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China seen partially rolling over policy loans at steady rate – Reuters poll

China seen partially rolling over policy loans at steady rate - Reuters poll
© Reuters. FILE PHOTO: Paramilitary police officers stand guard in front of the headquarters of the People’s Bank of China, the central bank (PBOC), in Beijing, China September 30, 2022. REUTERS/Tingshu Wang/File Photo

 

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SHANGHAI (Reuters) – China’s central bank may drain cash next Monday via a partial rollover of maturing medium-term loans, while keeping policy rates steady, a Reuters survey showed, as ample market liquidity and a sliding yuan reduce the need for imminent policy easing.

But some still expect the People’s Bank of China (PBOC) to ease banks’ reserve requirements next month, to aid an economy hit by the COVID-19 pandemic and property market woes.

Most of the 27 participants in the poll conducted this week said they predicted the PBOC will partially renew 500 billion yuan ($69.55 billion) worth of policy loans on Monday. Only three expected a full rollover, while another three anticipated cash injections.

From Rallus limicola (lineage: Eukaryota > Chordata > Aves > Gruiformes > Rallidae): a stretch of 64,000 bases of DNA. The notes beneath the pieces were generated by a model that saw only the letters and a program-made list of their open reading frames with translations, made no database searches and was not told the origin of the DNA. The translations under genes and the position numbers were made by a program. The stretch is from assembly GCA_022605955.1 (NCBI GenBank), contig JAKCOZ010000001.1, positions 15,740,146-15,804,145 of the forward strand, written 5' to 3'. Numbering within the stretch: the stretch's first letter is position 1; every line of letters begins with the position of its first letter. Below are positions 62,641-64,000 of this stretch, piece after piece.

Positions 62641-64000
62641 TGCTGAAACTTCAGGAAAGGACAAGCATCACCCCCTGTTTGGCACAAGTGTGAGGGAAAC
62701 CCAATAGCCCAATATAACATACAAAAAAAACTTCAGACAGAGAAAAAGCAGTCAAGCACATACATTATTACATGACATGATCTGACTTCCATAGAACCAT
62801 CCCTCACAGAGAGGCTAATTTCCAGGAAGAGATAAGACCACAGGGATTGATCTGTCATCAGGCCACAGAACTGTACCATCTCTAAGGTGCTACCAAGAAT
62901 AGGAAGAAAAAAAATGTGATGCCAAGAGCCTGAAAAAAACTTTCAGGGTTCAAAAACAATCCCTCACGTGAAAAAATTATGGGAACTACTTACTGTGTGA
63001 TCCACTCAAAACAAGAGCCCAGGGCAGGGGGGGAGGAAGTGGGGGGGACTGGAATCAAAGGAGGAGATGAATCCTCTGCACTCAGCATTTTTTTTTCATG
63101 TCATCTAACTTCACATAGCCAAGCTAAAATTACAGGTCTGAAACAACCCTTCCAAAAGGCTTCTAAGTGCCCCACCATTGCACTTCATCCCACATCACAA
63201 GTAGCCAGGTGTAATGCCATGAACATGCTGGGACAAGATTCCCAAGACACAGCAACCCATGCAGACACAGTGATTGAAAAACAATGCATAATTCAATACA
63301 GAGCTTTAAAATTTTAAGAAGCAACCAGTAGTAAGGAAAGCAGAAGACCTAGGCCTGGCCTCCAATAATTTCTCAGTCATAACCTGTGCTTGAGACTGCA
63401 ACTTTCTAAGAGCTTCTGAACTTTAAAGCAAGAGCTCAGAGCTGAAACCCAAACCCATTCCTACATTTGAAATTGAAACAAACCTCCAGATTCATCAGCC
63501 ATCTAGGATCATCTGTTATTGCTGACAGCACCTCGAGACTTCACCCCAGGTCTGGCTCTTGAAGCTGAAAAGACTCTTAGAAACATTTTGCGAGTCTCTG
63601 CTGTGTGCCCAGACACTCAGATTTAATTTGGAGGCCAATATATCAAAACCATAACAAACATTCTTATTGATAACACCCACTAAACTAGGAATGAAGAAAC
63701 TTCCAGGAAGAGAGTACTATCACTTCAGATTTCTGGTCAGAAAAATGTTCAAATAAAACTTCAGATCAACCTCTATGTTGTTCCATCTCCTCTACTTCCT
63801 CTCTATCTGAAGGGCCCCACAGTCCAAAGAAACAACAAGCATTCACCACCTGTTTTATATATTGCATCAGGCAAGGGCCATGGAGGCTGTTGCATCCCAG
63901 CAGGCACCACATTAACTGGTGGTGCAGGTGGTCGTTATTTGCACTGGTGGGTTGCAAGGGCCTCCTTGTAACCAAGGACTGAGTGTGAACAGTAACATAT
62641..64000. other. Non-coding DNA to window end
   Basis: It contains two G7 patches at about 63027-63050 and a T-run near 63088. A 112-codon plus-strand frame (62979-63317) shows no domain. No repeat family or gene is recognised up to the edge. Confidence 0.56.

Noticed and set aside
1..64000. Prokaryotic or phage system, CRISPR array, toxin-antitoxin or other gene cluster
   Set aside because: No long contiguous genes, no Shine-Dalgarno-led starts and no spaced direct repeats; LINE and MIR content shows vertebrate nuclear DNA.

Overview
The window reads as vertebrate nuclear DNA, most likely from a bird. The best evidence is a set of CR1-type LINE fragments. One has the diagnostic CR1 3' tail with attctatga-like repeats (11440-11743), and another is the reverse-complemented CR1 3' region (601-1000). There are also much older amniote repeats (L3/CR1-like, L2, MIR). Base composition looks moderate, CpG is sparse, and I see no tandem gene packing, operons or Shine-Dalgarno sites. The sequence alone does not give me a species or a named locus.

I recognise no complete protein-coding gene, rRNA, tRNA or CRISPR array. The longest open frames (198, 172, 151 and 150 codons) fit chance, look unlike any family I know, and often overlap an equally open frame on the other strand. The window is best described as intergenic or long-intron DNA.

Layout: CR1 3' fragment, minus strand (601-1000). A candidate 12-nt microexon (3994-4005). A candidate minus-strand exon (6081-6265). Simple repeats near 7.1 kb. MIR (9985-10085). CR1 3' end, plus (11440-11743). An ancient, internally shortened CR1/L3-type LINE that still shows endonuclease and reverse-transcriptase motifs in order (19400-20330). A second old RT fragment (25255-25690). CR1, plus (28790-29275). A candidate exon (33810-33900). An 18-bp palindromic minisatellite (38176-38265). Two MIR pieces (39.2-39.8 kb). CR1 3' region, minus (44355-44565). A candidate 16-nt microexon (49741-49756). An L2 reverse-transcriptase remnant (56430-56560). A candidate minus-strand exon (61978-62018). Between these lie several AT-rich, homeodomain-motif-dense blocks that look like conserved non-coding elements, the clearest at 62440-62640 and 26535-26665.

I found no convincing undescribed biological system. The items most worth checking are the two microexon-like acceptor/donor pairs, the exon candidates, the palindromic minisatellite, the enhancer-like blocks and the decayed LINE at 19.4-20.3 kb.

All of the poll respondents forecast that the interest rate on the one-year medium-term lending facility (MLF) will be kept unchanged, at 2.75%.

Traders point out that China’s banking system is not short of cash – evidenced by the fact that market rates are lower than policy rates, curbing demand for central bank loans.

The scope for easing is also limited by a weak yuan, which has lost more than 11% against the dollar so far this year.

“We don’t expect policy rate cuts until pressure on the currency eases,” wrote Zichun Huang, an economist at Capital Economics.

Zhou Maohua, analyst at China Everbright (OTC:CHFFF) Bank, said September’s robust credit expansion also made monetary easing less urgent.

New bank lending in China nearly doubled in September from the previous month and far exceeded expectations.

But some participants still expect the PBOC to step up liquidity injection into the banking system, in a bid to accommodate fiscal expansion.

($1 = 7.1895 Chinese yuan)

(The story has been corrected to fix amount of maturing loans in paragraph 3.)

Source: Investing.com

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